A handout photo released by the Turkish President's press office shows Turkish President Recep Tayyip Erdogan as he speaks during his Justice and Development Party (AK Party) and Nationalist Movement Party (MHP) local election campaign rally in Izmir, Turkey, on March 17, 2019. - Local elections in Turkey are scheduled for 31 March 2019. (Photo by Handout / various sources / AFP) / XGTY / RESTRICTED TO EDITORIAL USE - MANDATORY CREDIT "AFP PHOTO / TURKISH PRESIDENTIAL PRESS OFFICE" - NO MARKETING NO ADVERTISING CAMPAIGNS - DISTRIBUTED AS A SERVICE TO CLIENTS

New Zealand’s foreign minister Winston Peters will travel to Turkey urgently for a face-to-face with Turkish president Recep Tayyip Erdogan over the latter’s comments on the recent Christchurch terror attack which left 50 people dead.

Revealing this on Wednesday, Prime Minister Jacinta Arden said in an unusually terse statement that Peters will “confront” Erdogan over his actions since the attacks, which have driven a wedge between the two generally friendly countries.

It will be recalled that Erdogan, who is gunning to retain his office in the March 31 elections under the banner of the Islamic populist AK party, has repeatedly referenced the white supremacist attack as a direct assault on Turkey, and has used segments of the shooter’s live-streamed video to make his point during campaign appearances. Fanning the populist fear of anti-Muslim Christian crusader violence within the country, Erdogan recently declared that “they” will not succeed in “turning Istanbul into Constantinople.”


Erdogan’s spokesperson Fahrettin Altun has predictably denied that the Turkish president is cynically exploiting the fear of Christian violence in a country that was once the grinding face of Christian Europe’s violent struggle for supremacy with Muslim Asia. According to him, Erdogan’s comments, which were timed to coincide with the 104th anniversary of the 1915 Gallipoli campaign were deliberately quoted out of context,” though he did not specify what the missing context was.

Erdogan is accomplished in the art of using religious and ethnic dog whistling as a political tool, and it will not be lost on discerning observers that his choice of remarks during the commemoration of the Gallipoli campaign is a thoroughly unsubtle dig at the western world which suffered one of the First World War’s biggest reverses, losing tens of thousands of soldiers in the ill-fated attempt to take over Turkey.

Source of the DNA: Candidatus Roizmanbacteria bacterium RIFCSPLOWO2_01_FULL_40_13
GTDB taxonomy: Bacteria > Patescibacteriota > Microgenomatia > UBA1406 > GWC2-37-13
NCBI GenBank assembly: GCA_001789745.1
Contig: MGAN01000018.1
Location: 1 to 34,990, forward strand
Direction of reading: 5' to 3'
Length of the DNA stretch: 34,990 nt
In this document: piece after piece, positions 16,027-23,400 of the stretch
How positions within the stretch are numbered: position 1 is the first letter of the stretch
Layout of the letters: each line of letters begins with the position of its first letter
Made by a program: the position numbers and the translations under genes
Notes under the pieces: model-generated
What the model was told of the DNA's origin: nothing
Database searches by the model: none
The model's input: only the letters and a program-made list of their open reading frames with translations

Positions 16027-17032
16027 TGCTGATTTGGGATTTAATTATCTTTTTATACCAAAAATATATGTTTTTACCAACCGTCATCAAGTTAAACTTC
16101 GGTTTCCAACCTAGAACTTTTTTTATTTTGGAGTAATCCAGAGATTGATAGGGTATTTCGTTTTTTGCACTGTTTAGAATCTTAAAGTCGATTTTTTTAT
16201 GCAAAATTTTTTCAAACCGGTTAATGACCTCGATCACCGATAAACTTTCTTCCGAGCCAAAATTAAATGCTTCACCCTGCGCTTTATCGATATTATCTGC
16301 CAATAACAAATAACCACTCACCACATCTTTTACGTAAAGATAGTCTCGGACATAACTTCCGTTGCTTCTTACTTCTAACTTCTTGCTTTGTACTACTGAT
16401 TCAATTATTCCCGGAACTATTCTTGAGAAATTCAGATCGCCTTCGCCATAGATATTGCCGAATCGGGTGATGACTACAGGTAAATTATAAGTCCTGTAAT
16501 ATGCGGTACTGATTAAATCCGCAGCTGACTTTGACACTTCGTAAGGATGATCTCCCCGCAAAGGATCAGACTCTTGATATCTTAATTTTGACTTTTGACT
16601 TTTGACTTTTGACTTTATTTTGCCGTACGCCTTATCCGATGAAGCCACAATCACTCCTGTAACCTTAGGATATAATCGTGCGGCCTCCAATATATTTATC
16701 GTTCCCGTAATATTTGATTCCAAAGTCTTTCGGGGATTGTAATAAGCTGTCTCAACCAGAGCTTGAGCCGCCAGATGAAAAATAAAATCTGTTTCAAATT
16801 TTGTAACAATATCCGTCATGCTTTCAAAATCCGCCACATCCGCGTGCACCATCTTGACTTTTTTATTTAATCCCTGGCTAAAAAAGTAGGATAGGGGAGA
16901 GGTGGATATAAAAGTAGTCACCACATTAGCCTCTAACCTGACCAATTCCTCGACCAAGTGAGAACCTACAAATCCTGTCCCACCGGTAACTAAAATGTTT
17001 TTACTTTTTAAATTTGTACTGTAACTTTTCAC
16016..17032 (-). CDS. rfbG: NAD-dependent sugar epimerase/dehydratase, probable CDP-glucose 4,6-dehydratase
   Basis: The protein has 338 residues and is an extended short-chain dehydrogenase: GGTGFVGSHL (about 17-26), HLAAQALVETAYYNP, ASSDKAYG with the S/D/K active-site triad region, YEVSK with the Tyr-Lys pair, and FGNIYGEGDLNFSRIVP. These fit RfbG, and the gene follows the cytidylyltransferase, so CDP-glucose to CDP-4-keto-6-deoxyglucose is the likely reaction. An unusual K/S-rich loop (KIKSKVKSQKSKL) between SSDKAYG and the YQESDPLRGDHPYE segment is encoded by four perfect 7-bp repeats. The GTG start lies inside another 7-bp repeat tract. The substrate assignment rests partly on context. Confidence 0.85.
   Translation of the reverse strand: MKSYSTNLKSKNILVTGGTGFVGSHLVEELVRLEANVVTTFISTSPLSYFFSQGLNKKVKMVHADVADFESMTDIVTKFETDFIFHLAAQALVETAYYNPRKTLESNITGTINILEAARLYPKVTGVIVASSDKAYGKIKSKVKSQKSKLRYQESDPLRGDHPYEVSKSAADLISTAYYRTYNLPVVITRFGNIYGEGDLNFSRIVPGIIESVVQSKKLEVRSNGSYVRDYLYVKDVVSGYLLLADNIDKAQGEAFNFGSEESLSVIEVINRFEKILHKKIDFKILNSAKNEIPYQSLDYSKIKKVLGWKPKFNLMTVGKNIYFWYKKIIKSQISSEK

In a series of appearances since the attack, Erdogan has repeatedly hinted that it was somehow directed at Turkey and him personally. Speaking to largely conservative Musli audiences, he has threatened to take retaliatory action if New Zealand is not willing to do so. Despite a global effort to stop the attack video from proliferating and spreading, Erdogan continues to use the horrifying footage as an admittedly effective campaign tool. Excerpts from the terrorist’s manifesto are also regularly quoted and broadcast as Erdogan portrays himself as the protector of Muslim Turkey against murderous Christian crusaders.


Australia meanwhile, has responded with more than just a stiff statement. Prime Minister Scott Morrison has already summoned the Turkish ambassador to demand that the footage and accompanying comments be removed immediately from the Turkish state broadcaster, barring which “all options are on the table” for further action against Turkey. Without giving too much away, Morrison hinted that Australia’s response might include a significant diplomatic dispute between both countries.

According to Morrison, depending on the outcome of a Wednesday meeting between Erdogan’s government and the Australian ambassador to Turkey, Australia may even issue a travel advisory against Turkey. This would be of great significance because of historical ties between both countries. Every year, thousands of tourists from Australia and New Zealand visit turkey to pay their respects to fallen ANZAC World War 1 heroes who died during the failed Gallipoli campaign against the Ottoman Empire.’



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